Proportion of direct health care resources allocated to in-patient or out-patient services or medication.

Productivity (Indirect) Costs of Irritable Bowel Syndrome. Four studies reported the productivity costs associated with irritable bowel syndrome ( Table 4 ). The study by Akehurst et al. reported that 46/102 (45%) irritable bowel syndrome patients had taken time off work related to symptoms of their disease, and that 15% had taken more than 1 week off work in the previous 3 months prior to entry into the study.[33] This study did not translate the productivity losses into monetary units.

The analysis by Bentkover et al. estimated productivity costs of Canadian $748 annually.[27] This estimate was based on lost time at work valued at the mean Canadian wage rate. Creed et al. likewise limited productivity costs to work productivity losses, estimated to be US$335 annually.[30] Finally, Sandler et al. calculated productivity costs by combining the time away from work due to health care encounters for clinic visits, hospitalizations and procedures with National Statistical Abstract 2000 data on age- and gender-specific wage estimates.[10] The total productivity cost for the US was estimated to be US$205 million annually. It should be noted that none of the studies identified in this review were able to report data concerning decreases in work productivity due to disease morbidity, nor intangible costs incurred as a result of pain or decrement in the quality of life.

Total Costs of Irritable Bowel Syndrome. Three studies reported both direct and productivity costs of irritable bowel syndromecare ( Table 5 ). The annual mean costs related to irritable bowel syndrome management were estimated to be Canadian$1007 per patient.[27] The total health care costs for 'severe irritable bowel syndrome patients' in the UK were equivalent to US$2078.[30] The total (direct and productivity) cost related to irritable bowel syndrome management in the USA was estimated to be US$1.56 billion annually (1998 dollars).[10] It is reiterated that these cost data may be underestimates due to the lack of inclusion of additional productivity costs, such as those due to impaired ability to work or to enjoy leisure activities.

Several studies reported the difference in health care expenditure between individuals with irritable bowel syndrome or irritable bowel syndrome symptoms and control populations without irritable bowel syndrome symptoms. The study of subjects with irritable bowel syndrome in Olmstead County, MN, USA showed that the odds of incurring some direct medical cost were significantly greater in subjects with irritable bowel syndrome symptoms than in those without symptoms.[24] In this study, median annual charges amongst subjects identified with irritable bowel syndrome were US$742, compared with US$429 spent on controls without irritable bowel syndrome. In the two studies performed by Levy et al., direct health care costs were significantly higher in irritable bowel syndrome patients than in population controls.[28,29] Annual per person costs related to lower gastrointestinal diagnoses were higher amongst irritable bowel syndrome patients than in controls (US$619 vs. US$102, respectively; P< 0.05), as were costs for all health care provided (US$4044 vs. US$2719; P< 0.05). Similar results based on charges were obtained by Patel et al.; patients with irritable bowel syndrome had significantly higher out-patient, drug and total charges compared with controls without irritable bowel syndrome.[32] Lastly, National Health Service costs in the UK were found to be significantly higher in irritable bowel syndrome patients (£316.20; s.d., £474.66) than in non-irritable bowel syndrome control patients (£192.87; s.d., £373.29).[33]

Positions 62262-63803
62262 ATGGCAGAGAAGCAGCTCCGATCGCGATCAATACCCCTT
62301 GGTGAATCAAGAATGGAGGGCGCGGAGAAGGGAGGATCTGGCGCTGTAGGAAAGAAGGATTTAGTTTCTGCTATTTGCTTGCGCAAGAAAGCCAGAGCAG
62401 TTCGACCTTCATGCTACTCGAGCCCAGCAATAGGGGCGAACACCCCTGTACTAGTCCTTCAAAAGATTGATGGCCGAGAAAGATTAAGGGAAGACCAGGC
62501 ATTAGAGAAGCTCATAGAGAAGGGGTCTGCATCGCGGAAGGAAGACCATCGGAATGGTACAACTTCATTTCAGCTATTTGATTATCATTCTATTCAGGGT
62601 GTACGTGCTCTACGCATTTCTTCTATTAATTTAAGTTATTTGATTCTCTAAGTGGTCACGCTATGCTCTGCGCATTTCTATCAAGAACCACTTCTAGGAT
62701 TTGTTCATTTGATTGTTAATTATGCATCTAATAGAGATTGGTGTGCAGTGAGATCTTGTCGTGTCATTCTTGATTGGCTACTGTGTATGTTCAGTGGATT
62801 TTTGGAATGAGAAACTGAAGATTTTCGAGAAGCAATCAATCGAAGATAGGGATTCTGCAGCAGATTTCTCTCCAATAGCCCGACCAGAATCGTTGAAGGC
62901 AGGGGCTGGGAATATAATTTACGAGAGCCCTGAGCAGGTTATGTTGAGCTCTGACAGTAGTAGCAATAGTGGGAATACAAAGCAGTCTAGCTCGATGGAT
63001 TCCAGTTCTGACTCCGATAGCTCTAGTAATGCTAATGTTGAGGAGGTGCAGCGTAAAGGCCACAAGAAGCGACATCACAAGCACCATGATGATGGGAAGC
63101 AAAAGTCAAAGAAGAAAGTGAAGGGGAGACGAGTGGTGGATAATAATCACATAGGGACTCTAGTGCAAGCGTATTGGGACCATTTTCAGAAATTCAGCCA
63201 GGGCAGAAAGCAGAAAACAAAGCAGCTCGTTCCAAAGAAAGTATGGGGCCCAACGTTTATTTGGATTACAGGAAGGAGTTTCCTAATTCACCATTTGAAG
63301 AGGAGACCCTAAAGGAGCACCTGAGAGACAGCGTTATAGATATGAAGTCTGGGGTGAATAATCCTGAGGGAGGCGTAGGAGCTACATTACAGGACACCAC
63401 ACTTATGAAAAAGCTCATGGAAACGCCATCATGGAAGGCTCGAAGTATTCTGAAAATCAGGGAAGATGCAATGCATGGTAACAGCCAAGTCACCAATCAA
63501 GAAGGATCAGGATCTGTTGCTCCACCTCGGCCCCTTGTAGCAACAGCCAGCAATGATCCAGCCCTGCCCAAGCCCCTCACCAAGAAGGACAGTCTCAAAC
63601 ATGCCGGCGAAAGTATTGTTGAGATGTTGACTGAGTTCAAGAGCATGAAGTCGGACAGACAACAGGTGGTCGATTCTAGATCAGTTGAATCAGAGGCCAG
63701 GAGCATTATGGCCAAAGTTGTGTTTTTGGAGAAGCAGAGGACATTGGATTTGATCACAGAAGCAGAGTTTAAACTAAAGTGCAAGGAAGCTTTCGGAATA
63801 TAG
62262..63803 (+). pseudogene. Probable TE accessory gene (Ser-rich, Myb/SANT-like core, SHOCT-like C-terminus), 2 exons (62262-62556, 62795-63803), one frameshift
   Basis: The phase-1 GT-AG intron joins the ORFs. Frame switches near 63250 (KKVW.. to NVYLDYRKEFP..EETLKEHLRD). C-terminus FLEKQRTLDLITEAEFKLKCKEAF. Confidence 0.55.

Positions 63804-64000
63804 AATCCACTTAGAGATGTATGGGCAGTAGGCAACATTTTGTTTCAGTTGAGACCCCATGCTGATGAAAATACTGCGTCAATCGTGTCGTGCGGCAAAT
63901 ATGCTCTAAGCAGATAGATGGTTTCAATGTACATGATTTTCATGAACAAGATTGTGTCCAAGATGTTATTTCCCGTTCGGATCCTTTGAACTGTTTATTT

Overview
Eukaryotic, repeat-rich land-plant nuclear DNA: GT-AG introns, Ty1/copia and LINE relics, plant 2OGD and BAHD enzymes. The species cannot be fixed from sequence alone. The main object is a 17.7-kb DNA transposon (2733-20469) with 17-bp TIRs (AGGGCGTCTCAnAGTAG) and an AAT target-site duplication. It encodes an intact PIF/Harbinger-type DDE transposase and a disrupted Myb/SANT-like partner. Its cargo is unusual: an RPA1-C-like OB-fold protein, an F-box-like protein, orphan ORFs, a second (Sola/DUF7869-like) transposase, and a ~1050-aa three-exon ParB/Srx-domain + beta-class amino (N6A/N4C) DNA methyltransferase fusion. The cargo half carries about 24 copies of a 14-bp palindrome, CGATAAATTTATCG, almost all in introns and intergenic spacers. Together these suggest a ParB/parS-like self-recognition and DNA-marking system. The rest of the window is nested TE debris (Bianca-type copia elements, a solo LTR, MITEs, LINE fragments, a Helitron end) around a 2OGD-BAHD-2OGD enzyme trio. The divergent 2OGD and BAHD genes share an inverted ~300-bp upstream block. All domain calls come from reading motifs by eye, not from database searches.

Two studies compared the costs of irritable bowel syndrome with the costs required to manage other gastrointestinal diseases.[10,29] Compared with the estimated US$1.56 billion (1998 dollars) for direct and indirect irritable bowel syndrome costs, Sandler et al. estimated gastro-oesophageal reflux disease to be associated with total costs reaching US$9.8 billion. Other notable diseases with high costs included gall-bladder disease (US$6 billion), colorectal cancer (US$5 billion) and peptic ulcer disease (US$3.3 billion).[10] Levy et al. reported that the annual mean direct health care costs for patients with irritable bowel syndrome [US$4376; 95% confidence interval (CI), US$4039-4713] were substantially less than those of patients with inflammatory bowel disease (US$7237; 95% CI, US$6539-7935), but similar to those of patients with gastro-oesophageal reflux disease (US$5144; 95% CI, US$4877-5411).[29] It should be noted that the latter study did not include indirect costs, and that the Sandler et al. study reported national expenditure that takes into account the prevalence of irritable bowel syndrome. These differences may account for the discrepancy in the estimates of the costs between the studies.

Several studies examined demographic variables associated with resource use in irritable bowel syndrome. Increasing age,[24] higher education[24] and female gender[29,30] were associated with higher costs, although one study reported that gender was not a significant predictor of costs.[24] Mean costs between irritable bowel syndrome sub-groups did not differ significantly in one study, although pain-predominant subjects experienced a trend towards higher costs than constipation- or diarrhoea-predominant subjects.[30]